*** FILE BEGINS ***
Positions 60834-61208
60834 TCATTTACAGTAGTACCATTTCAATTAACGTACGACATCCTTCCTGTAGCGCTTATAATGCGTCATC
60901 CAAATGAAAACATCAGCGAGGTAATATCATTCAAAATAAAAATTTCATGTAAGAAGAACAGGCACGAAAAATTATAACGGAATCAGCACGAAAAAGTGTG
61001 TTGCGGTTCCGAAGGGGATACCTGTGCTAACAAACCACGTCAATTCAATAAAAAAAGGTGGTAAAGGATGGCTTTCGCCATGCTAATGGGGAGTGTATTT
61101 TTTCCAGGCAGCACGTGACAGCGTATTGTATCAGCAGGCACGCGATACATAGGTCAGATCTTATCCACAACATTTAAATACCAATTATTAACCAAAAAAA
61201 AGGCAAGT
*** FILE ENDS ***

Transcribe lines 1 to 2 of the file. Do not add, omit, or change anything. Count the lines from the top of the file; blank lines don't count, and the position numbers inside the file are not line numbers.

Positions 60834-61208
60834 TCATTTACAGTAGTACCATTTCAATTAACGTACGACATCCTTCCTGTAGCGCTTATAATGCGTCATC